TIFF Best of the Fest: Actress Ellen Page
by Alex Billington
September 23, 2007
After screening 20 movies at a film festival you start to notice patterns: styles, production techniques, story trends, and even actors popping up in multiple movies. At the Toronto Film Festival this year there was one actress in particular who stood out in two of the fest's greatest, and certainly most unique, films: Juno and The Tracey Fragments. Her name: Ellen Page, the 20-year-old acting sensation who scared the living crap out of all men in Hard Candy and later stole the heart of Bobby "Iceman" Drake in X-Men 3 as Kitty Pryde. If there's any one actor who deserves to be mentioned out of everyone at the Toronto Film Fest, it's her.
In Juno she plays a 16-year-old high school student who accidentally gets knocked up, but not in a Judd Apatow way. The boy she sleeps with is more of her best friend and her parents are an eclectic combination not without their own relationship problems. Ellen's character of Juno uses more slang than most people even know exist and yet she instantly becomes the perfect epitome of a 16-year-old high school girl in today's day and age. She brings a certain charm and charisma to the character that, while she doesn't have a care in the world about her "bun in the oven," does have an outlook on life that only a teenager could understand, all of which builds most of the story.
Given the immense amount of praise the film, and specifically Ellen Page, has received so far (check out the two quotes below), when it hits theaters it will certainly become one of the most memorable performances of the year, if not of the decade. The film really needed a strong actress to fill the shoes of the character of Juno (its even titled Juno) and Ellen Page does it perfectly. Although in person her beauty melts your heart, in Juno she's not cast to look good, she's cast to act great. For once it's refreshing to see an actor on screen working both her physical and emotional talent to the max and not just flaunting her looks alone.
"The performances are all great -- Page shows she can carry a film from start to finish on her petite shoulders, commanding the screen in every scene and making Juno imminently likable."
-Kim Voynar at Cinematical
It's not just me or some petty "online critics" who are praising Ellen in Juno - almost everyone who saw it absolutely loved it!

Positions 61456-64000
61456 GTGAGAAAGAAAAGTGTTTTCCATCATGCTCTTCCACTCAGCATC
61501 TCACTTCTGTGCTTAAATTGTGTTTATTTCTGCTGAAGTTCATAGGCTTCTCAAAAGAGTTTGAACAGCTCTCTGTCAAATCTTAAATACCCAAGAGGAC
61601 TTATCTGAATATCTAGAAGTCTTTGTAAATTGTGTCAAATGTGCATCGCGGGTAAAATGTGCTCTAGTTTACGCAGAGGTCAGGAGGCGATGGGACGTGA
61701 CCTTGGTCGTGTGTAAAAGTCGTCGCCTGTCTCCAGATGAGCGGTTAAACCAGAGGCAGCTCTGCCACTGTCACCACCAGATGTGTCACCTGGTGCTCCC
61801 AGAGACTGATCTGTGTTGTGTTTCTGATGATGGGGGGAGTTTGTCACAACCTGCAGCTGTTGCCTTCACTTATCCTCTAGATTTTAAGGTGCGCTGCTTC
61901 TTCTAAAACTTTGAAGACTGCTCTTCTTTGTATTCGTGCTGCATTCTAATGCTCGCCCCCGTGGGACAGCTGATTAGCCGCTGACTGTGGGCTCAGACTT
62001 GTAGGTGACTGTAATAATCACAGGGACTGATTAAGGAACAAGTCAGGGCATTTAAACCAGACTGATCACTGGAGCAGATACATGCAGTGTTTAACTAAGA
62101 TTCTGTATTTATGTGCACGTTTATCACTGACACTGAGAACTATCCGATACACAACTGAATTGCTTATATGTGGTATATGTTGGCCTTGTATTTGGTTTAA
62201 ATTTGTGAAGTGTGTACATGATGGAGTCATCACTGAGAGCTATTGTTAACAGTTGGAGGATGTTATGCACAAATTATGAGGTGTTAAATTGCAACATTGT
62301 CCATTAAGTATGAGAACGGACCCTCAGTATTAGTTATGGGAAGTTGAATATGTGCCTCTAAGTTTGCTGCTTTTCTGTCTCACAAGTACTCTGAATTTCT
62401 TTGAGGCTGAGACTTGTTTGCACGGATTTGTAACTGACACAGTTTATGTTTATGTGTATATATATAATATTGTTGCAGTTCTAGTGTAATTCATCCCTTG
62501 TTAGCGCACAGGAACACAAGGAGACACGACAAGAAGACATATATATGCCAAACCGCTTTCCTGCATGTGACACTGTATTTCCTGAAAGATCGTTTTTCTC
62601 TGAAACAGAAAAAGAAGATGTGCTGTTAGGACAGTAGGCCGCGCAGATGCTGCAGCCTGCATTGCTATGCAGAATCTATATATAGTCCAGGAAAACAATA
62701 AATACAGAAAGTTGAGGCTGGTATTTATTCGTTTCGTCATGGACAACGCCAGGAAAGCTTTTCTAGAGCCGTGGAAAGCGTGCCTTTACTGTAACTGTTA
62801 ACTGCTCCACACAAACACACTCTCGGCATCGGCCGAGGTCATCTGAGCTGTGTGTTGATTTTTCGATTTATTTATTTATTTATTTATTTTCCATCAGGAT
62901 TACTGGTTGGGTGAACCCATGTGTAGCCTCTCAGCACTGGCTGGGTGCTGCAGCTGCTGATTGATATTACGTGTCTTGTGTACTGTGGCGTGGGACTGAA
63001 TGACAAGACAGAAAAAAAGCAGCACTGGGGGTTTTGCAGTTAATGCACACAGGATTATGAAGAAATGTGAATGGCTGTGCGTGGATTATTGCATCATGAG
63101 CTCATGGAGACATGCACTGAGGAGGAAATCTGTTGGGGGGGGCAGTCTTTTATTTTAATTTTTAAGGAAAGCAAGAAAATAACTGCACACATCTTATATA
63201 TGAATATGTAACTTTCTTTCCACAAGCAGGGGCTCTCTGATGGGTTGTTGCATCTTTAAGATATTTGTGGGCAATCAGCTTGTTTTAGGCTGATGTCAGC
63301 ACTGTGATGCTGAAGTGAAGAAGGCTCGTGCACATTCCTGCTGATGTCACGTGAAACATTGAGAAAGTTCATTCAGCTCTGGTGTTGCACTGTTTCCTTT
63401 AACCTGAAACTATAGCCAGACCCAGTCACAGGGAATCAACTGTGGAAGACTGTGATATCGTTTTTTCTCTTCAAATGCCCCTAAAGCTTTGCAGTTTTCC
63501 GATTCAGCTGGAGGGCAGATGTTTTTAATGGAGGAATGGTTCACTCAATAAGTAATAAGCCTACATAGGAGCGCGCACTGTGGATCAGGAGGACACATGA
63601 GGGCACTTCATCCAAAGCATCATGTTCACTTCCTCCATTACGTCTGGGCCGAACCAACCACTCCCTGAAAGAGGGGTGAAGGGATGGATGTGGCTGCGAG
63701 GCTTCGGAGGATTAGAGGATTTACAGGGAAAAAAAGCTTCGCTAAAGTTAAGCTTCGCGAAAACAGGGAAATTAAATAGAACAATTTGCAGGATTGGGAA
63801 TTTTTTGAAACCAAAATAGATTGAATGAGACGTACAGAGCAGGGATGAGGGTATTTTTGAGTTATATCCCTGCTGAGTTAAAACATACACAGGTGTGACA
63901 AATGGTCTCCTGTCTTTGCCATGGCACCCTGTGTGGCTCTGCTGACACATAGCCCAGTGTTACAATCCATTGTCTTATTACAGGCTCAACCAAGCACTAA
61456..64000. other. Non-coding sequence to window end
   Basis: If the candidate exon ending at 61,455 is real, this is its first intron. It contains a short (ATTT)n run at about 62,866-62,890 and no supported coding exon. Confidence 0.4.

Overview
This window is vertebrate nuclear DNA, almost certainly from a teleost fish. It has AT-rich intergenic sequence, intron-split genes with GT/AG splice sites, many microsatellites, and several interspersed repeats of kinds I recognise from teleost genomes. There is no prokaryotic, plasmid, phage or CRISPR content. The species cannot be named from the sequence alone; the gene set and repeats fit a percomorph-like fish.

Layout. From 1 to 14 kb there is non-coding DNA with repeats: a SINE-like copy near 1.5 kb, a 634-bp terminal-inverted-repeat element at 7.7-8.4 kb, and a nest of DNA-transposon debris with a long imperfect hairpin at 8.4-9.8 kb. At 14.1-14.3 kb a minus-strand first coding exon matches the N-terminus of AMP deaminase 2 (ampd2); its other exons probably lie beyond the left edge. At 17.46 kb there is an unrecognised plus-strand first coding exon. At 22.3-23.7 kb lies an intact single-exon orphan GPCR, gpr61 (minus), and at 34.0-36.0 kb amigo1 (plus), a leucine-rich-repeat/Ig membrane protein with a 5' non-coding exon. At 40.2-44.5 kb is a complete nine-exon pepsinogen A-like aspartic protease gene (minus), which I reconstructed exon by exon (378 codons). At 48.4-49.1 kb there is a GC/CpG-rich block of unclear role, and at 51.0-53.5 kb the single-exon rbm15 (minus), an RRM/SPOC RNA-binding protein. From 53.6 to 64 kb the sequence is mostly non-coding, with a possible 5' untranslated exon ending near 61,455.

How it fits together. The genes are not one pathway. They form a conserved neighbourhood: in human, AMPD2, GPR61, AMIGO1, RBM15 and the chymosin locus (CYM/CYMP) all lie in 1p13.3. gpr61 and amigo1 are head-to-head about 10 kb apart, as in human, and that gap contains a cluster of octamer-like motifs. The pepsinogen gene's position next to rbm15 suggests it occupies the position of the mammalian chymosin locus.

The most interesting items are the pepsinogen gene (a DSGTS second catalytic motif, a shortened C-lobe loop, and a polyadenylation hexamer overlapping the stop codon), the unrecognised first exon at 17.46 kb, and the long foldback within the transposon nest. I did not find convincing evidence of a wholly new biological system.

"Film's ace in the hole, however, is Page, whose great promise indicated in 'Hard Candy' is more than confirmed by her winning performance here. Lovely young thesp handles the reams of dialogue with poise and aplomb."
-Todd McCarthy at Variety
The Tracey Fragments is a vastly different film, far more experimental and independent, yet Ellen Page plays the main character again: 15-year-old Tracey Berkowitz. This time she's a loner high school girl who lives with an off-the-wall family that includes a young brother who she taught to act like a dog: he walks on all fours and only barks, never talks. When her brother disappears she goes out around the small town alone and without winter clothes before an impending blizzard looking for him. From there we're taken through her insanely bizarre mind in a series of fragmented boxes on the screen, which depict everything from reality to her imagination.
It's in The Tracey Fragments that I fell in love with Ellen Page yet again up in Toronto. I saw this a couple of days after Juno and it was here that I realized she is the spotlight of the fest. There's such a unique personality and identifiable quality to her acting and to her character. Even though X-Men 3 probably saw the least of it, thanks more to Brett Ratner's ineptitude than Ellen Page's acting, you can find such a genuine realism in all of her roles. She's not a glossy, Photoshopped version of someone you'd never find in the real world, she's always human yet exceptionally distinct.
Beyond her capabilities as actor, Ellen Page has such a wonderfully approachable attitude in person that it's treacherous because she'll pull you in. Just look into her eyes in the photo at the top and maybe you'll start to understand the feeling I have when I met her in person. It's not at all that she convinced me to praise her work, it's that I realized on my own that someone this gifted on screen and also this extraordinary in person is rare in Hollywood. The least we can do is go out to the theaters and see her in Juno and The Tracey Fragments and recognize her excellence.
I've also got to point out that although she does a fine job of portraying high schoolers who are four years younger than she actually is, I hope someday soon she's given a role where her character's age is the same as hers or older. I can imagine there's that perfect role as someone in the early-to-mid-twenties that's begging for Ellen Page. I hope filmmakers out there are quickly recognizing her talents and realizing her potential beyond playing 16-year-old girls.
If there are those of you who are always out there looking for the finest performances in cinema, then keep an eye out for Ellen Page. Make it an effort to try and at least see Juno and maybe The Tracey Fragments if it ever comes by your area (which is unlikely given it's very "film fest-like" feeling). What you'll find from Ellen's performance is something that will make you smile in the end, possibly laugh, cry, and maybe even cheer, but at least you'll walk away with a feeling that you've experienced a performance by one of the greatest young actors around.
Ellen also stars as the abused girl in the real-life story in An American Crime that debuted at Sundance this year. I wasn't too fond of the film, it was a very dry, brutal, and anti-climatic drama. The photo at the top comes courtesy of Jen Yamato at Rotten Tomatoes.